In the summer of 2010, I returned from a life changing trip to Spain, all fired up to begin the application process to get my MBA. After presenting this idea to my parents, they looked at me with blank stares. I had been running multi-million dollar fashion brands for seven years and they couldn’t understand why I needed more business training. For me, it was all about ditching the corporate world. My dad’s famous words were, “You don’t need an MBA. You just need a great idea.”
From his push came my idea for The Fashion Truck, a women’s mobile boutique. In 2011, I bought a step van truck, commonly used for package delivery, and converted the interior space into a gorgeous, fully functioning retail store— it even had two dressing rooms. Inspired by the food truck movement, I saw this concept as the natural next step for the retail industry and went all in.
Over five years running The Fashion Truck, I had great public and personal success. The business was named a Best New Idea by The Boston Globe, was featured in InStyle and I was named on the Most Stylish Bostonian list.
With over 60,000 miles under my (stylish) belt, I learned some major lessons running an innovative business and my view of entrepreneurship is fairly unique. Here are some of my top tips for new and seasoned entrepreneurs alike:
If you can dream it, you can do it.
When I created The Fashion Truck, I was one of only three trucks in the entire U.S. that looked and operated like I did. Early obstacles included constant “no’s” with getting insurance and even having wholesalers take me seriously when buying inventory. For every two people who said: “Wow, super cool!”; there were five who said: “How is that ever going to work?” I always viewed those people as slow adopters and pushed forward with my dream.
Even years later, after winning awards and being featured in national press outlets, people would still ask, “So how’s this working out for you?” Not every person understands entrepreneurship and that’s ok. If you believe in what you are doing, find other people who you can relate to and that motivate and encourage you to keep going!
Make friends everywhere you go.
An obvious challenge when going mobile is that brick and mortar store owners see you as competition. Many of these business owners will assume you will hurt their business (this happens in the food truck world too). In fact, I’ve found that partnering with brick and mortar businesses has been a wildly positive experience. At a fashion event, I met a forward thinking women’s consignment shop owner. She loved the idea of the mobile boutique and she invited me to park outside her shop in a trendy South Boston neighborhood for a girl’s night party. We both saw it as a way to help each other grow our new businesses.
And once, on a very famous boutique-lined street, a meter maid told a cop to buzz off when he questioned the parking spot I was in for a co-branding event. Technically, I may not have been “allowed” to park there, but in reality, I wasn’t bothering anyone. That lovely meter maid was having a blast checking out the truck and got a big hug from me for her valiant effort to continue the party. Long story short, making friends is always more fun than being a grumpy business owner.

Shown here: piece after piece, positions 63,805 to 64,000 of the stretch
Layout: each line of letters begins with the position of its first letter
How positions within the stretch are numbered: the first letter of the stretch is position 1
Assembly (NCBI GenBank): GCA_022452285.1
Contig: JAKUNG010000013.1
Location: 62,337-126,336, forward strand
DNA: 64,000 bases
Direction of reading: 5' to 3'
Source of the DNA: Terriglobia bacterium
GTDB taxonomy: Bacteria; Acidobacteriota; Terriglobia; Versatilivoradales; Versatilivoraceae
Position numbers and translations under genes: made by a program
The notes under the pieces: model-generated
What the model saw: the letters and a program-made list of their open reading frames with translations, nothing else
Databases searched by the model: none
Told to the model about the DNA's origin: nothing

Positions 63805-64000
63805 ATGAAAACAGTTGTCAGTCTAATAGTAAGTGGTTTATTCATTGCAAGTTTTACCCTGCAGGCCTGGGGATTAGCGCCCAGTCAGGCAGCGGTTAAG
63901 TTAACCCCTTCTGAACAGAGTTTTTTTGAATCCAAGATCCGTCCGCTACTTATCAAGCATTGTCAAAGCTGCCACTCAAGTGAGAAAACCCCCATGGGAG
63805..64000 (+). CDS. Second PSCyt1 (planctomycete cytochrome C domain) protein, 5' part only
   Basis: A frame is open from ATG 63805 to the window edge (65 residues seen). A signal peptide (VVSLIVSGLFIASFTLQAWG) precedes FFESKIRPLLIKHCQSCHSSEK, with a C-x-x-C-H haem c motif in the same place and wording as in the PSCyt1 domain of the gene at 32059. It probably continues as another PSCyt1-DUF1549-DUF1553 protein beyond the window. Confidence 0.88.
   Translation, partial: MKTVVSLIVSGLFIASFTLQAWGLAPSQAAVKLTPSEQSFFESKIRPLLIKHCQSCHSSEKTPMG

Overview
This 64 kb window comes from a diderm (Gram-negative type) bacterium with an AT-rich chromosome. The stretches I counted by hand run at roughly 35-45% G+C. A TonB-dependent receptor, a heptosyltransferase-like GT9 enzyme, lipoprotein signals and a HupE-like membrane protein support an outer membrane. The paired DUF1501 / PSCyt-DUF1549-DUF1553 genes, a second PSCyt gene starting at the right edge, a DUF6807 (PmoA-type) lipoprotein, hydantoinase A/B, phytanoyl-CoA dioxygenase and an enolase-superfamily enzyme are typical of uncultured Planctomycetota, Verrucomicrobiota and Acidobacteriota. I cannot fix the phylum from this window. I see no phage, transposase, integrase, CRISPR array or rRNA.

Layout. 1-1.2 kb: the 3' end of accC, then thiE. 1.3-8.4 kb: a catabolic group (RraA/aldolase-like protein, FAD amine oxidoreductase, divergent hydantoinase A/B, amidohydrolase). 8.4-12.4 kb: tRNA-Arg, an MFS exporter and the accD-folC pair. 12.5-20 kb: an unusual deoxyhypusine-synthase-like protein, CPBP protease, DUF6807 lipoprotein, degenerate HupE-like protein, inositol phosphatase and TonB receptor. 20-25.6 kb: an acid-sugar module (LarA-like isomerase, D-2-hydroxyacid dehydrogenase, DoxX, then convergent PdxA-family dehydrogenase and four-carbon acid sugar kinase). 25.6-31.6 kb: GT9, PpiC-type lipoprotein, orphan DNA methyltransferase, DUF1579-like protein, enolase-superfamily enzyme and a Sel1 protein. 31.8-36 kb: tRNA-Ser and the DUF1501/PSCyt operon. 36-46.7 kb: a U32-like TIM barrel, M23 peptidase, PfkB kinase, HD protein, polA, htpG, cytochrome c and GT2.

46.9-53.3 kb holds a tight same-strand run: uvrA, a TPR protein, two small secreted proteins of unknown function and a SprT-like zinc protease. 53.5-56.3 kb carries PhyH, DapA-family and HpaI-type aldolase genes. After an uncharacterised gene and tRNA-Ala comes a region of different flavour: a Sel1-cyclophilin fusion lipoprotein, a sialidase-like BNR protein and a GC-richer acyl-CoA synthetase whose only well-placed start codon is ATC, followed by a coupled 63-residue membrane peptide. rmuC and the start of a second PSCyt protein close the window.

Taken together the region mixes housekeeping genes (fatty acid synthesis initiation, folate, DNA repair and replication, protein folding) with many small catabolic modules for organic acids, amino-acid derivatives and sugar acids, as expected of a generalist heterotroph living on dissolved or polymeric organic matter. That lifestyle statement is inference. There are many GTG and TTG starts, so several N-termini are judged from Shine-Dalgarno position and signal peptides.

Be ok with breaking the rules.
When you are running a business that has never existed, old school laws don’t always make sense. I’ve heard so many stories of new business owners calling up government offices, describing their mobile boutique and being told “We don’t have laws permitting that.” But there are also no laws against it. In my world, that means GO FOR IT!
As long as the intention for what you want to do with your business is good, and you take into consideration the worst that could happen and are ok with it, rule breaking could be a great situation for your business. Be ready to find loopholes, respectfully and safely when you start a business that’s not typical.
Get comfortable being a spectacle.
Late in my first year in business, a family member called me and my business a “spectacle”. I was immediately offended. What was I? A freak show character?
After a while, I realized that because I was running a business that truly was one of a kind, there was no way I couldn’t be a spectacle! There I was, a six foot tall blonde woman who drove a 30 foot truck. And I sold clothes out of the back of said truck. Pumping gas in a dress and heels was quite a scene. Eventually, I embraced the spectacle-ness. When you’re born to stand out, loving it is the easiest way to deal with it.
If you crash your business into a telephone pole, you can still succeed.
Yes, I crashed my truck into a telephone pole, completely totaling it. It was the beginning of the holiday season, I was fully booked with private parties and I had no truck and luckily, no one was hurt. In a situation where others may have crumbled, I started to scramble. I figured out how to continue to fulfill my schedule, while completely rebuilding. I rented a Penske truck for big events and set up the inside to look like my truck. I did parties inside people’s houses and garages, or set up a tent of merchandise where I could.
In a matter of 30 days, I had bought a new truck and my father helped re-build, improving on the design of the first truck. Truck number two was actually way better! We improved the flooring material, added sliding plexiglass doors at the entrance and a fancy new exterior print design. When bad things happen in your business, figure out how to learn from them, keep revenue coming in and know that out of a negative always comes a positive.
While starting a business out of the back of a truck may have been out of the ordinary five years ago, today the mobile industry is growing. Seeing the future has it’s advantages, especially if you trust your vision.